Conservationist and educator Richard B. Fischer is dead at 86

Richard "Dick" Fischer
Richard "Dick" Fischer, second from left, is shown in this undated photo at a location on Snyder Hill, where he installed more than a hundred bluebird boxes. He is pictured with students and Linda Buttel, a volunteer assistant and staff member at the Cornell Theory Center.

Richard B. Fischer, a Cornell University professor emeritus of environmental education who instilled in students a deep appreciation for the natural world during 32 years of teaching and then continued to lead Cornell Adult University tours after his retirement in 1985, died at his Ithaca home Aug. 7. He was 86.

Fischer's outspoken advocacy for returnable beverage container legislation in the 1970s and 1980s made the state's highways a cleaner place, while his habitat restoration work for migrating birds, especially the Eastern bluebird, helped return diversity to the byways. Through his popular courses in environmental writing, photography and field natural history, scores of Cornell students learned to share their fascination with the outdoors. Readers of his articles in the popular press, including Conservationist and Audubon magazines, discovered as much about nature as did scholars from his scientific publications.

Born Jan. 19, 1919, in Boston, Fischer earned degrees from New York City's Queens College (B.S., 1942) and Columbia University (M.A., 1943) and taught high school science before taking his Ph.D. at Cornell (1953), where his ornithological research focused on the biology and breeding behavior of the chimney swift (Chaetura pelagica). He was considered one of the world authorities on this species. More recently, Fischer documented the increasing scarcity of suitable chimneys and advocated construction of "chimney swift towers" to house the beneficial, insect-eating spring-summer residents of upstate New York.

With efforts on behalf of chimney swifts, Fischer was hoping to repeat his successful involvement with the "bluebird movement," which has facilitated the return of New York state's official bird by training fans of Sialia sialis to build nest boxes, then install and monitor the boxes where bluebirds prefer to raise their young. Fischer built hundreds of such boxes in his home workshop by recycling wooden grape boxes from supermarket produce departments. He was an active participant in the educational and research work of Sigma Xi, the scientific society.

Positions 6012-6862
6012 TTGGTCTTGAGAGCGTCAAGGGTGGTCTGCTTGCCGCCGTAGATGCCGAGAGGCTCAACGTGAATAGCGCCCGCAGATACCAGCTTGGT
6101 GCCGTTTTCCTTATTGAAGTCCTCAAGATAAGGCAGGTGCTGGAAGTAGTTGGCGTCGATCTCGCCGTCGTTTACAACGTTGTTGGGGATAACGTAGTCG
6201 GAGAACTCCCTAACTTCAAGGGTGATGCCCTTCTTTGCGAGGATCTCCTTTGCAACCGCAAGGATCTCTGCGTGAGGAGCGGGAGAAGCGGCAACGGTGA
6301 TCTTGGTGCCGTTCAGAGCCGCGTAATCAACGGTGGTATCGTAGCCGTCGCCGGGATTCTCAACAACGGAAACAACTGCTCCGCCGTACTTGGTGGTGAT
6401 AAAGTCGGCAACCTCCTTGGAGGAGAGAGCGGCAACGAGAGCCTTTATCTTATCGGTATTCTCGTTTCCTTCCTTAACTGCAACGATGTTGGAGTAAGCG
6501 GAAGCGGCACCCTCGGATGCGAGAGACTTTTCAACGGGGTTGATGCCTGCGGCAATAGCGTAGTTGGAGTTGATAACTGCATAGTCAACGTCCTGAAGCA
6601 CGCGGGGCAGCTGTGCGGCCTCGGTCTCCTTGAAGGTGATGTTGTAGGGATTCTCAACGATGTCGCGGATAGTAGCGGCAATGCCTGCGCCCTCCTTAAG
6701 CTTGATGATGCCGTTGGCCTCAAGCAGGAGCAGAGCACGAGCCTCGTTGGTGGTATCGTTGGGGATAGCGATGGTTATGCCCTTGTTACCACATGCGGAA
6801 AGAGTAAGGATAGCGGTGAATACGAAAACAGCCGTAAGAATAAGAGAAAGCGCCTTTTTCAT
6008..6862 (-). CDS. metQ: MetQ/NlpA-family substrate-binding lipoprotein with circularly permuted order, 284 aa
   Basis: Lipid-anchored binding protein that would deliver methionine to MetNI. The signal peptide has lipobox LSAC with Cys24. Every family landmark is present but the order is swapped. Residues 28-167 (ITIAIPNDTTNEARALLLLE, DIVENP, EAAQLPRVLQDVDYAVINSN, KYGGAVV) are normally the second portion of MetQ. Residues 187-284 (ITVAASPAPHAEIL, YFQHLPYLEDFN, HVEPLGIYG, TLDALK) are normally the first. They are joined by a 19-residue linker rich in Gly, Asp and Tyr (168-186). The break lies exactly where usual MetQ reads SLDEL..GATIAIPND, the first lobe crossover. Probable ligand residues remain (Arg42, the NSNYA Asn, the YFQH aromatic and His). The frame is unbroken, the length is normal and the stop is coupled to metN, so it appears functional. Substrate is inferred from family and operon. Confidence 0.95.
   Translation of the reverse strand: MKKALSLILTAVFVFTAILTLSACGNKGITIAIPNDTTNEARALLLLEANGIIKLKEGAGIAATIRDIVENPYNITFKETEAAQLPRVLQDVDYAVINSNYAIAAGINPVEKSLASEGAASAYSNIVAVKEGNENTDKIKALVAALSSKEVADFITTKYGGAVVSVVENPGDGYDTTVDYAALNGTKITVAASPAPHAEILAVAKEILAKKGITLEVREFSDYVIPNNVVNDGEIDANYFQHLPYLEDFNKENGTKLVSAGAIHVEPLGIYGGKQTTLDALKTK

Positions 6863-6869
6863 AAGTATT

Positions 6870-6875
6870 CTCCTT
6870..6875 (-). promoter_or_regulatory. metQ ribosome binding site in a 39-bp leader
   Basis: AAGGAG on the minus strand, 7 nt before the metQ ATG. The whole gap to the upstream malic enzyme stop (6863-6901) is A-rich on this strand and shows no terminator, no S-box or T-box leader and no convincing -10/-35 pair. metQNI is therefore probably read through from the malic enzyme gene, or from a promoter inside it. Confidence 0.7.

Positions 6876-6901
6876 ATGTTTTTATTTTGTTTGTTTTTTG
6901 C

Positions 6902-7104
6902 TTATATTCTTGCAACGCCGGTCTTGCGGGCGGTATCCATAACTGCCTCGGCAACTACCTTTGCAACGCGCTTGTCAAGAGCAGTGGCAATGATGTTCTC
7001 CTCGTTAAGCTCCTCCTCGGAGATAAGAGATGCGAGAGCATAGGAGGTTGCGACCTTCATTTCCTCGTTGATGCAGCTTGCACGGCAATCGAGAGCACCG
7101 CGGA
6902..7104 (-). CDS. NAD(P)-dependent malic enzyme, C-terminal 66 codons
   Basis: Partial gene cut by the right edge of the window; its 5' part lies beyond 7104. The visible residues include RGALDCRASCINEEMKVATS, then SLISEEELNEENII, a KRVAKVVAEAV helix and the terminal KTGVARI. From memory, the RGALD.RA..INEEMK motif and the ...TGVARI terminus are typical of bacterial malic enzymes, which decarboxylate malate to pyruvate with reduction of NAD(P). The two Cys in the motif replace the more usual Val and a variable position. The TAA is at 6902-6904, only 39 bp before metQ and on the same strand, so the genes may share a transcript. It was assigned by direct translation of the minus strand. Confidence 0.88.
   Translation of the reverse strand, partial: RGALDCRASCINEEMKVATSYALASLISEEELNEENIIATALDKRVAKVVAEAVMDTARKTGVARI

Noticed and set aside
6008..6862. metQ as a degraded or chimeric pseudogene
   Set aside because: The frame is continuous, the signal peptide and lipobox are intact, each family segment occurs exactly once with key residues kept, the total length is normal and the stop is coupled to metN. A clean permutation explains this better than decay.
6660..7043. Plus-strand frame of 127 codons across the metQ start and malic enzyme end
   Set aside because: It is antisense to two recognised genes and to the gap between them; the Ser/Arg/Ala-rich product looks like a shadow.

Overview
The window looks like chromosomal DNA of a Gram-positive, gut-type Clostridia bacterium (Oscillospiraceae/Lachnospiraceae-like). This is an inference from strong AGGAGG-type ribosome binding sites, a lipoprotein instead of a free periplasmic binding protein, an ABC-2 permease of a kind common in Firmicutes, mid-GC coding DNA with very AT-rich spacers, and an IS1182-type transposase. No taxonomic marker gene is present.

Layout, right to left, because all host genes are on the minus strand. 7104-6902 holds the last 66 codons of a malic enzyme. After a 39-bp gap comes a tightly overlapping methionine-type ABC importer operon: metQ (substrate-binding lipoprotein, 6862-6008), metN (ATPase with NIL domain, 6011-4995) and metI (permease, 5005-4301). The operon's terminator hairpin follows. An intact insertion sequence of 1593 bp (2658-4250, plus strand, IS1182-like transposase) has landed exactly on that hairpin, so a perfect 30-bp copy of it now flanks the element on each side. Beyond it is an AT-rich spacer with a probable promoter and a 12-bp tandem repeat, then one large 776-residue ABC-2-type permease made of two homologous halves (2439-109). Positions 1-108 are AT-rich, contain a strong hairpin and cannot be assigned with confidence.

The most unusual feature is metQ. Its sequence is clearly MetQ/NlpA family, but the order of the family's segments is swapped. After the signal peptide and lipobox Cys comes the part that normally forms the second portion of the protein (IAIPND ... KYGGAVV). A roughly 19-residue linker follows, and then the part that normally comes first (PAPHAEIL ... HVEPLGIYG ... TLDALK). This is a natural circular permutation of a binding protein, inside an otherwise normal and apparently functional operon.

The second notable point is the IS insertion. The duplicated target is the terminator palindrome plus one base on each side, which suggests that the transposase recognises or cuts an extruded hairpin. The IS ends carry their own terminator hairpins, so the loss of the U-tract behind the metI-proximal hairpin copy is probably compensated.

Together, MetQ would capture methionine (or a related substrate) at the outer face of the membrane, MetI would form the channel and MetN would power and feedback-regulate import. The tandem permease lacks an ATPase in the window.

Fischer lobbied Albany for passage of the state's original beverage container deposit law, urging backers of anti-litter legislation to mail postage-stamped "Cans for Cary" to then-Gov. Hugh Cary. At Cornell, Fischer once picked up all the cans and bottles between his Roberts Hall office and a special meeting of the Faculty Council of Representatives, stashed the containers in his coat and ceremoniously presented the litter to "the suits," the paid representatives of the bottling industry who were at the meeting seeking to discourage recycling programs on college campuses.

With his writings and prize-winning nature photography, Fischer turned millions of people, young and old, on to the wonders of the natural world. He was one of the creators and the first science editor of Ranger Rick magazine and the science editor of the World Book Encyclopedia's "Our Living World of Nature" series.

Neither advancing age nor adverse weather kept Fischer from leading rigorous, fact-filled field trips through upland meadows, forested terrain and quaking bogs. One companion in the field, Cornell President Emeritus Frank H.T. Rhodes, recalled Fischer's "sheer enthusiasm and verve" while describing the inner workings of a beaver dam and called him "a great biologist, an inspiring teacher and a citizen-scholar in the finest tradition."

The town of Ithaca honored that citizenship in establishing the Richard B. Fischer Environmental Conservation Recognition Award after he retired as a founding member of that township's Conservation Board. Fischer was a 20-year member of the Tompkins County Environmental Management Council -- one of many advisory panels on which he served. In 1998 Cornell Plantations acknowledged Fischer's lifetime of conservation work and education by naming a 34-acre sanctuary near Newfield the Richard B. Fischer Old-Growth Forest. Inscribed on a glacier-scarred boulder in that forest are the words: "Through his teaching we saw and explored the world of living things and were changed forever."

He is survived by his wife of 53 years, Mary Margaret Scofield Fischer of Ithaca; a sister, Doris Fischer of Flushing, N.Y.; one daughter, Mary Margaret (Eloy Reyes) Bazaldua of Jacksonville, Fla.; two sons, Richard Sheldon (Maria del Carmen Martinez Ruiz) of Nacogdoches, Texas, and Jonathan Halsey (Ellen McCaleb) Fischer of Barrington, N.H.; as well as seven grandchildren: Maria Isabel Bazaldua, Amelia Ruiz Fischer, Carmen Martinez Fischer, Richard Scofield Fischer, Eduardo Jose Fischer, Joseph Alfredo Bazaldua and Evelyn Rose McCaleb Fischer.

A memorial service will be announced at a future date. In lieu of flowers, memorial donations may be made to Cornell Plantations' Richard B. Fischer Old Growth Forest Fund, 1 Plantations Road, Ithaca, NY 14850.



Media Contact

Media Relations Office